I thought about putting a Defending America’s Integrity Alliance news release out about this, but since I didn’t discover it until last night and it’s so long ago now, I guess I’ll just post it here instead.
While listening last night to the Texas House Defense Affairs & State-Federal Relations Committee’s public meeting held on April 21 (made available by the Texas Legislature’s archived committee broadcasts), I heard a peculiar outburst from Rep. Terri Hodge, D-Dallas. She took issue with a bill before the House that would give military veterans preference in state employment. Similar laws exist on the federal level and in many states.
In her own words, Rep. Hodge asked:
I want to preface my question with I have a great deal of respect to all members of the military and what they do and I strongly appreciate it. But being the only full-fledged minority on this panel — what this bill seeks to do is something that I’ve had to deal with all my life. And that is, affirmative action. And when affirmative action came into play — trying to give minorities that same hand up; not the hand out — on employment, education . . . As a matter of fact I have colleagues right here today that’s trying to turn over the ten-percent rule that allow many minority students to get into college which otherwise could not do. And as . . . then I sit here . . . I think, real deeply, about the Hopwood case. So help me to understand why is it that I should really vote to support just a person who was in the military special treatment? And the wife to a paying employment? When so many have fought against that for people like me who was only asking for fair and equal treatment as well?”
A surprised resource witness, James Nier of the Texas Veterans Commission, attempted to respond:
“Veterans covers all categories and characters and types of folks– . . .”
But Rep. Hodge interrupted with:
“So does the African-American race; so does the Hispanic race. The veterans are simply fighting in a war. And, I don’t, I don’t take that lightly, but, yes, it’s men — they’re black men; Hispanic men. Yes, they’re women: black women; Hispanic women, but when we were asking for these same rights that you’re asking for in this bill, people fought that — they fight it to this day. So I’m just concerned why is it that I then should see that the military should have special treatment for employment on a job over someone else?”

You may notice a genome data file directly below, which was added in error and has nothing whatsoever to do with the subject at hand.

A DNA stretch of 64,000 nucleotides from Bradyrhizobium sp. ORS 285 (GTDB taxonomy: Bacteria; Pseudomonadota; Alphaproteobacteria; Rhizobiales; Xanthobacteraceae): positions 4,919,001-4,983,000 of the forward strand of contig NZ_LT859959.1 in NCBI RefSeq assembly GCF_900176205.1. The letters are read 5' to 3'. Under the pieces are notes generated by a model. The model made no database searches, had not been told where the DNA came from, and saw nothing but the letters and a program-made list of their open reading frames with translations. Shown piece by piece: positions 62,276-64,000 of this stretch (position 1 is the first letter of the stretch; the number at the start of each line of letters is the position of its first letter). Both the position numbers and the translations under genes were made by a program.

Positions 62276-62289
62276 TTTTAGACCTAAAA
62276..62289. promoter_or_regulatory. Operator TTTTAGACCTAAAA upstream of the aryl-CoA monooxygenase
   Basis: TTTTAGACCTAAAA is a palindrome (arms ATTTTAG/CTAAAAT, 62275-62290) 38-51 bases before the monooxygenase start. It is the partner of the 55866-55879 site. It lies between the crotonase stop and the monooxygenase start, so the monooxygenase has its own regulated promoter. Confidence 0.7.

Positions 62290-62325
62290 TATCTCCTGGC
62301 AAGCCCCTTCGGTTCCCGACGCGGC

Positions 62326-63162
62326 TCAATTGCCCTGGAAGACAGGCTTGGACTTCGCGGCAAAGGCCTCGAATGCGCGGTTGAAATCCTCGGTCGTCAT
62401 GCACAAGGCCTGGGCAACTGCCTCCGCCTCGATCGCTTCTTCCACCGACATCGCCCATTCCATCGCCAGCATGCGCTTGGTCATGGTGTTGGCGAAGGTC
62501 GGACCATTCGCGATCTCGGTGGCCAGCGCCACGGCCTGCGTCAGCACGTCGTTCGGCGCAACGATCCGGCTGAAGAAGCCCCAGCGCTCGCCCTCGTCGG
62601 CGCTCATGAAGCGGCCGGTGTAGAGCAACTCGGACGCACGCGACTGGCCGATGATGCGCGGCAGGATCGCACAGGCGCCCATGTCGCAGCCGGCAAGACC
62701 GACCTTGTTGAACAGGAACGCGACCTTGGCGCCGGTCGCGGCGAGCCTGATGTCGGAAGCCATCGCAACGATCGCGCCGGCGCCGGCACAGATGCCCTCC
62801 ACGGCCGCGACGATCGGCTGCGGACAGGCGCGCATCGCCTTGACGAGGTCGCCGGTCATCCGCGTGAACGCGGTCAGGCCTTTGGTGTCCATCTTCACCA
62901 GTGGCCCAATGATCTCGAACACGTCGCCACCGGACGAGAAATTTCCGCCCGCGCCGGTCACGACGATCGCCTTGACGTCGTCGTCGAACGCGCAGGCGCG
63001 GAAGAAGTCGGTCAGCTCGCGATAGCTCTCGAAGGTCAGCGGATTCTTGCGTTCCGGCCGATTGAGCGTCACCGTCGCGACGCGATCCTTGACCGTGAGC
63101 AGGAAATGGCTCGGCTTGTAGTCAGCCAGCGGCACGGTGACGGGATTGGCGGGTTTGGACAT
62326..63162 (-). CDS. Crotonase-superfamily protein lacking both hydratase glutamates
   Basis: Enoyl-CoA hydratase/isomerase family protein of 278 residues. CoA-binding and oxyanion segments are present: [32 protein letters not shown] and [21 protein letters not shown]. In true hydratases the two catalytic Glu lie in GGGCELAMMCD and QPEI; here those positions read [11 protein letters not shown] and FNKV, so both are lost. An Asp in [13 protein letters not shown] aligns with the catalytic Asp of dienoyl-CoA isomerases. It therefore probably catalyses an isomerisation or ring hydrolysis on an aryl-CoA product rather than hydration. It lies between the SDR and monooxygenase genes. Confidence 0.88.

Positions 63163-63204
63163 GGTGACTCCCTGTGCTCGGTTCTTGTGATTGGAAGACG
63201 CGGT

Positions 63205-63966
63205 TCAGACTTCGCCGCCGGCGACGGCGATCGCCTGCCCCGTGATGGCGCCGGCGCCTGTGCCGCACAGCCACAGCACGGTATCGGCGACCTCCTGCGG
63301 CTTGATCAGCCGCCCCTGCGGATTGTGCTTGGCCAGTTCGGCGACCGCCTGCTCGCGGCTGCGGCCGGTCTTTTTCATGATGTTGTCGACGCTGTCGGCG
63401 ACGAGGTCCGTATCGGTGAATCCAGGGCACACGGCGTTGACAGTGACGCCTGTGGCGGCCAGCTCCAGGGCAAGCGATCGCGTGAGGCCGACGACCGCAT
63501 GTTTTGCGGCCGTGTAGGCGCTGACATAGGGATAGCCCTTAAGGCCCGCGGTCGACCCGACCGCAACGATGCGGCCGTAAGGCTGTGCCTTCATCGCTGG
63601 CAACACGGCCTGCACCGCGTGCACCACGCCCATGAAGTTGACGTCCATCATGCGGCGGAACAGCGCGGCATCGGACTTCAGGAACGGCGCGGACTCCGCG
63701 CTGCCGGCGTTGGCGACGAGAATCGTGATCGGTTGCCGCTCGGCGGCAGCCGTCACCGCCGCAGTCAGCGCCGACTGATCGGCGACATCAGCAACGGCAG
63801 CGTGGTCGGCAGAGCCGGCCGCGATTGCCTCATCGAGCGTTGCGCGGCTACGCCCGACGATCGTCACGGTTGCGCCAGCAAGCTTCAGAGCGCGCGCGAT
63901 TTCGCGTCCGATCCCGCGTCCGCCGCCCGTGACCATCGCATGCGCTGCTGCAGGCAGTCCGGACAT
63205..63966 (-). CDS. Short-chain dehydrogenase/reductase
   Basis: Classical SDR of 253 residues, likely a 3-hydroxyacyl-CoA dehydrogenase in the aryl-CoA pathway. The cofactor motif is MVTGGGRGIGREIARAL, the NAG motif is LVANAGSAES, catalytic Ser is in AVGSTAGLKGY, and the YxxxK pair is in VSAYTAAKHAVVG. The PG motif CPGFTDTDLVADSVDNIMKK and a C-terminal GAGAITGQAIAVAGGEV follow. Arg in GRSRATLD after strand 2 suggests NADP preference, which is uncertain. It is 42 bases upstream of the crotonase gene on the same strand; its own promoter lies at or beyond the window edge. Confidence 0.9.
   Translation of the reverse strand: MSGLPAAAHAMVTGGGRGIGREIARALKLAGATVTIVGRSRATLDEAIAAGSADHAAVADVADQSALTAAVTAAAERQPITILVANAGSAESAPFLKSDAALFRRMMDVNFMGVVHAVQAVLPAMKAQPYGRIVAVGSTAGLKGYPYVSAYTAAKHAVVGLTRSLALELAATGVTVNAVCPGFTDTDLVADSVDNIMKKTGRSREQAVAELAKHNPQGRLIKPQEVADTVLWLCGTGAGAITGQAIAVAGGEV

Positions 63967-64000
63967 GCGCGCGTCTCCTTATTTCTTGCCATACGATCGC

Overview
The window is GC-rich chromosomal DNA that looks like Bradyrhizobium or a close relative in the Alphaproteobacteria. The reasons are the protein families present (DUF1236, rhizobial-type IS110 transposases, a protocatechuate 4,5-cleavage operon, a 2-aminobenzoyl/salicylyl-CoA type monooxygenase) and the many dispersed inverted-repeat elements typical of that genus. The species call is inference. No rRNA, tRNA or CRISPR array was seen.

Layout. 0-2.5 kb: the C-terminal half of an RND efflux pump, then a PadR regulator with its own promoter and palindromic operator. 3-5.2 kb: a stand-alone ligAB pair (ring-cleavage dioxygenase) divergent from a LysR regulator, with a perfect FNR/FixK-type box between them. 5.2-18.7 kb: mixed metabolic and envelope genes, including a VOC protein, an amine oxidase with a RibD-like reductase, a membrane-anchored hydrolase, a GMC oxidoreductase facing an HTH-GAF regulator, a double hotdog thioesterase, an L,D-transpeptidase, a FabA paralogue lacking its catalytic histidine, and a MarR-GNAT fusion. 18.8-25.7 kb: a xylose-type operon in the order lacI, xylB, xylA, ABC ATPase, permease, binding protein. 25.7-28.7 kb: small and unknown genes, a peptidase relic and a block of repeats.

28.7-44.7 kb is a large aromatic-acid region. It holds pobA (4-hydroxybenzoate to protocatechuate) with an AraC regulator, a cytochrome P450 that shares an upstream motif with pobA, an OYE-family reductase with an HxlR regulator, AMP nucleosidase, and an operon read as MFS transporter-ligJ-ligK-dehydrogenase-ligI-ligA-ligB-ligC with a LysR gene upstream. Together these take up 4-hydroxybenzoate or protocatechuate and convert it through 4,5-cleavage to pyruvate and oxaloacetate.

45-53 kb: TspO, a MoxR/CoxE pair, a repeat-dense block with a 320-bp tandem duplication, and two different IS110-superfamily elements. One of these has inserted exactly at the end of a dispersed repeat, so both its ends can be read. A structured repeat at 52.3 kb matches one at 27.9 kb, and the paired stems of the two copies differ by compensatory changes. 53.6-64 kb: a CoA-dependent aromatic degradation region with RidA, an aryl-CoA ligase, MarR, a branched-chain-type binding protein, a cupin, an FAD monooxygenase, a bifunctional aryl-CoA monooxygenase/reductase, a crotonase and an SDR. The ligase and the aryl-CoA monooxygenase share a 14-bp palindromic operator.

This outburst was ridiculous. Maybe you should try getting to the committee meeting on time, Rep. Hodge. You might also ask all those Hispanic and black veterans whether or not they think they deserve a preference in state hiring. I’m completely in support of civil rights for all American citizens — including homosexuals, but this grandstanding is ridiculous. She proposes to justify denying benefits to American veterans because African-Americans and others have been historically denied equality. That doesn’t work out. This isn’t a zero-sum game. And veterans, as Mr. Nier rightly noted, come in all races and genders.
It gets worse, though. She goes on and on. It’s just stupid. This is how we shoot ourselves in the foot, fellow Democrats: by making ourselves look stupid in public on noncontroversial issues.
Listen to the rest for yourself. Rep. Terri Hodge starts her rant around thirty-six minutes in.